Patterns of recurrence in patients with high-grade soft-tissue sarcomas

D. A. Potter, J. Glenn, T. Kinsella, E. Glatstein, E. E. Lack, C. Restrepo, D. E. White, C. A. Seipp, R. Wesley, S. A. Rosenberg

Research output: Contribution to journalArticle

Abstract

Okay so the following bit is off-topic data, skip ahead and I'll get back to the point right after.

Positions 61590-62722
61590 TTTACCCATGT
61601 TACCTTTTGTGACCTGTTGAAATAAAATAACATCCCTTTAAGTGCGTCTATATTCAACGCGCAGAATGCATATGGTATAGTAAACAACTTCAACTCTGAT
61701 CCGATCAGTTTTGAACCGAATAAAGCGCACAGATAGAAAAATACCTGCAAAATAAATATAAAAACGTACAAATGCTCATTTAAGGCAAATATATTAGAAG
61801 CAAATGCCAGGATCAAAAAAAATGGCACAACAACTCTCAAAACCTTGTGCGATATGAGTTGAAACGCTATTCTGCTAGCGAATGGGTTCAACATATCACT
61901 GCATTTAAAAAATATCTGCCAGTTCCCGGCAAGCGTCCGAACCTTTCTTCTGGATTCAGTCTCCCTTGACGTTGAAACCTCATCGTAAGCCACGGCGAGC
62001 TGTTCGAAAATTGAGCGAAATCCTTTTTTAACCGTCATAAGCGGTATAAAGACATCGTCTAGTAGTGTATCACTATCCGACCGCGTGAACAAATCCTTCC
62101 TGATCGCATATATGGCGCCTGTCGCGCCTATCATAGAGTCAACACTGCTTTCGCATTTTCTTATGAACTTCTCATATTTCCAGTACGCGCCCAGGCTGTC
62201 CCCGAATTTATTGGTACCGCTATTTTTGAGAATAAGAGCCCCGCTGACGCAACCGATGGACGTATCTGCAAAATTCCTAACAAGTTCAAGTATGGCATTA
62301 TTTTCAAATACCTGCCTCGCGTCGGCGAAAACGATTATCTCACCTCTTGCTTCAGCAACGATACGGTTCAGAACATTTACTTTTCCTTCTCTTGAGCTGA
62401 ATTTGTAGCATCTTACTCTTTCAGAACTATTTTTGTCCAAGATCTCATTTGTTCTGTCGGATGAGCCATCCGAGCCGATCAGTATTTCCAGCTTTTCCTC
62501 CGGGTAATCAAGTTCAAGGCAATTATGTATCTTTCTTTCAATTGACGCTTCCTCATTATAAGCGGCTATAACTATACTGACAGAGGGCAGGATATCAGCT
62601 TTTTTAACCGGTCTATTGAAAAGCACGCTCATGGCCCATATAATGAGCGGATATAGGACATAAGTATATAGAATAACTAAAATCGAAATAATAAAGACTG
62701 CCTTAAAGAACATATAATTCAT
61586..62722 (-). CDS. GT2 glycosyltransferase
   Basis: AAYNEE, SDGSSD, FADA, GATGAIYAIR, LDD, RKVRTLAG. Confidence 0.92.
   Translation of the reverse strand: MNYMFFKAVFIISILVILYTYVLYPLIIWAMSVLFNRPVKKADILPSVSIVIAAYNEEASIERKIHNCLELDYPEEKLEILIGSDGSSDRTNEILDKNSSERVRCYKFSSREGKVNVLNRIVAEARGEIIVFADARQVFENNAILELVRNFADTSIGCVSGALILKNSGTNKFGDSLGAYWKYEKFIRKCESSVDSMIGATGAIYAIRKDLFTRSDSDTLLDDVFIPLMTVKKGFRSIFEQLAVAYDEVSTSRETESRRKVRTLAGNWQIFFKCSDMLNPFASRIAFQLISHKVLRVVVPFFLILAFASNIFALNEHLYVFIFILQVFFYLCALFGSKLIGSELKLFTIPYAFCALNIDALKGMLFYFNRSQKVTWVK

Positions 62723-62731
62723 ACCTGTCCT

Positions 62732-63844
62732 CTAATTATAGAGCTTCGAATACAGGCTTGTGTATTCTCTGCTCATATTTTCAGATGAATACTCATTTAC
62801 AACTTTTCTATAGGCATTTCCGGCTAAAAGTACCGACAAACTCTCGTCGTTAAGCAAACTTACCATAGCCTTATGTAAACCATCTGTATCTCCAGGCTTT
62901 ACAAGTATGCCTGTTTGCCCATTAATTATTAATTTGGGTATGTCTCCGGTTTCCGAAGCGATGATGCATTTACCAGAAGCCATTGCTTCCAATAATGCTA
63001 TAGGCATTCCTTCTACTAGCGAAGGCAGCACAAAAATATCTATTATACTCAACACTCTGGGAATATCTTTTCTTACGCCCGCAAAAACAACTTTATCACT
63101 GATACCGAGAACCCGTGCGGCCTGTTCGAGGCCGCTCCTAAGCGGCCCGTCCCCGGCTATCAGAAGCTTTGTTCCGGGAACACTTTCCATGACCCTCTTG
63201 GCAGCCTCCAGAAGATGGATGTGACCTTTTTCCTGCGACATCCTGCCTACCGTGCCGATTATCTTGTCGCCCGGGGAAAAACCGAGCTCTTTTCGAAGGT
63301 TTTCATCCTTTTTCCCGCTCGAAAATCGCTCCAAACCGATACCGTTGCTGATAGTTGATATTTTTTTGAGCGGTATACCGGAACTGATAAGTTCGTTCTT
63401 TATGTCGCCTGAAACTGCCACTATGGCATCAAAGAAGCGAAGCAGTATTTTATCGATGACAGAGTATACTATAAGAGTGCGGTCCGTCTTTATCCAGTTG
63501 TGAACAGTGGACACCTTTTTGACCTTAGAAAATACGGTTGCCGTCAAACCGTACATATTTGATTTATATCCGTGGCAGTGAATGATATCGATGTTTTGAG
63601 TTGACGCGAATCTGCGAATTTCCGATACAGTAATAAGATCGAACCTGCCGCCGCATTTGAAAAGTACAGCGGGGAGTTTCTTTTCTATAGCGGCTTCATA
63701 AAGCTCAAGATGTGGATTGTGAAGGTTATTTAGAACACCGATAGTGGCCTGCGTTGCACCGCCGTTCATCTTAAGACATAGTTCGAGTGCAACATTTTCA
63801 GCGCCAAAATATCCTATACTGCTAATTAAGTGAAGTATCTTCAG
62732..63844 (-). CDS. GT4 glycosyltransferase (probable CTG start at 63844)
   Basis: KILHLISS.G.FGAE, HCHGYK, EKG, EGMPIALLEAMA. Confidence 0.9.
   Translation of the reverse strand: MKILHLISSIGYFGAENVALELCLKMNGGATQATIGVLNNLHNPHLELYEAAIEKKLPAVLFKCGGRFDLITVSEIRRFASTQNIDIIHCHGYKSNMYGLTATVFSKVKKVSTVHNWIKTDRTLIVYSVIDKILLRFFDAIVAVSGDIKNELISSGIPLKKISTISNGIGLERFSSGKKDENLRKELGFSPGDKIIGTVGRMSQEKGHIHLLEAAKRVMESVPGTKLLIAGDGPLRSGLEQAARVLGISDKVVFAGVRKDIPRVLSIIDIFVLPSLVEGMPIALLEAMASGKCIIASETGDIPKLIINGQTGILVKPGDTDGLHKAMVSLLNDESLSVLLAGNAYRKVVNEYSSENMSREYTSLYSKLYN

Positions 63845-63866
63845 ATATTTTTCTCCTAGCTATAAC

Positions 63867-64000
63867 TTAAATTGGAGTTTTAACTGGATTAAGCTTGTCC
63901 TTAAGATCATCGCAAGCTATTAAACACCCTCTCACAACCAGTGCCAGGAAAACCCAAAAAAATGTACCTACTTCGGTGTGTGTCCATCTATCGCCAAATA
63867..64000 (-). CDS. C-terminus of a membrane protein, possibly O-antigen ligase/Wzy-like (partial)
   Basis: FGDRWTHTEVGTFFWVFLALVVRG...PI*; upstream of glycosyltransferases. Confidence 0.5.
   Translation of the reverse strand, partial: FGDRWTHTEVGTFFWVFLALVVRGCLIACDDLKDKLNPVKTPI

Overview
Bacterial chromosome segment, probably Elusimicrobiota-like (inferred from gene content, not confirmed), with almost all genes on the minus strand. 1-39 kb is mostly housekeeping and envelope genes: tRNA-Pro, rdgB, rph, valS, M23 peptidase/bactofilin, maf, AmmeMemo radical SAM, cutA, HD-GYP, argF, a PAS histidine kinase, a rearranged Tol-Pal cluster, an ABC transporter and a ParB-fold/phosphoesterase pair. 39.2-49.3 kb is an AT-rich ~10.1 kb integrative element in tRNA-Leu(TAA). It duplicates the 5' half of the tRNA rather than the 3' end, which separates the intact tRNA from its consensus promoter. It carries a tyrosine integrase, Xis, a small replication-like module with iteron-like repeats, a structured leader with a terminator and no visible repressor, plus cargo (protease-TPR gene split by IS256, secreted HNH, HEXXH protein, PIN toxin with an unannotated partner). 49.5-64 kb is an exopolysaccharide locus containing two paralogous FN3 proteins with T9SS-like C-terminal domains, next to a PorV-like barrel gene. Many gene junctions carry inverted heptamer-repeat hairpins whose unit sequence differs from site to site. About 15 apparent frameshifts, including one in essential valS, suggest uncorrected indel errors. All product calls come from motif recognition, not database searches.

From July 1975 to December 1982, 563 patients were referred to the Surgery Branch of the National Cancer Institute with the diagnosis of soft-tissue sarcoma. Three hundred and seven of these patients had fully resectable, localized high-grade soft-tissue sarcomas and were treated at the National Cancer Institute using standard protocols with surgery alone, or in combination with chemotherapy and/or radiotherapy. An aggressive surgical approach was undertaken in the management of patients who subsequently developed recurrent disease. These 307 cases have been reviewed, with a median duration of folow-up of 30 months, to determine the frequency of recurrent disease, the patterns of recurrence, and the impact of surgery on the survival of patients who developed recurrent disease. Disease recurred in one hundred seven patients (107/307, 35%), with a median disease-free interval of 18 months (range, 0.5 to 72.0 months). The frequency of recurrence by site of primary sarcoma was extremity, 31% (65/211); head and neck, 33% (4/12); trunk, 40% (17/42); retroperitoneum, 47% (17/36); and breast, 67% (4/6). Isolated pulmonary metastatic disease was the most common pattern of initial recurrence (56/107, 52%) followed by isolated local recurrence (21/107, 20%). Single other sites of recurrence and multiple concurrent sites of recurrence each accounted for 14% (15/107) of all initial recurrences. The relative frequency of each of these four patterns of recurrence varied with the site of the primary sarcoma. The outcome for patients with recurrent disease depended on the site of recurrence, rather than on the site of the primary sarcoma. Sixty-six patients (66/107, 62%) with recurrent disease were rendered surgically disease-free with the first recurrence, including 40 (40/56, 72%) patients with isolated pulmonary metastases, 20 patients (20/21), 96%) with isolated local recurrences, five patients (5/15, 33%), with isolated other sites of recurrence and one patient (1/15, 7%) with multiple sites of initial recurrence. Following surgical resection, the actuarial three-year survival for the 66 patients rendered disease-free was 51%. The median survival for the 41 patients not rendered surgically disease-free with the first recurrence was only 7.4 months. Thirty of the sixty-six patients (30/66, 45%) rendered disease-free with the first recurrence remained disease-free at follow-up, with a median follow-up of 28 months from the time of resection of the first recurrence. The remaining 36 patients (36/66, 55%) subsequently recurred, with a median disease-free interval of 7.3 months. Sixteen (44%) of the 36 patients could be rendered disease-free by resection of the second recurrence, although at follow-up only four of these patients remained disease-free.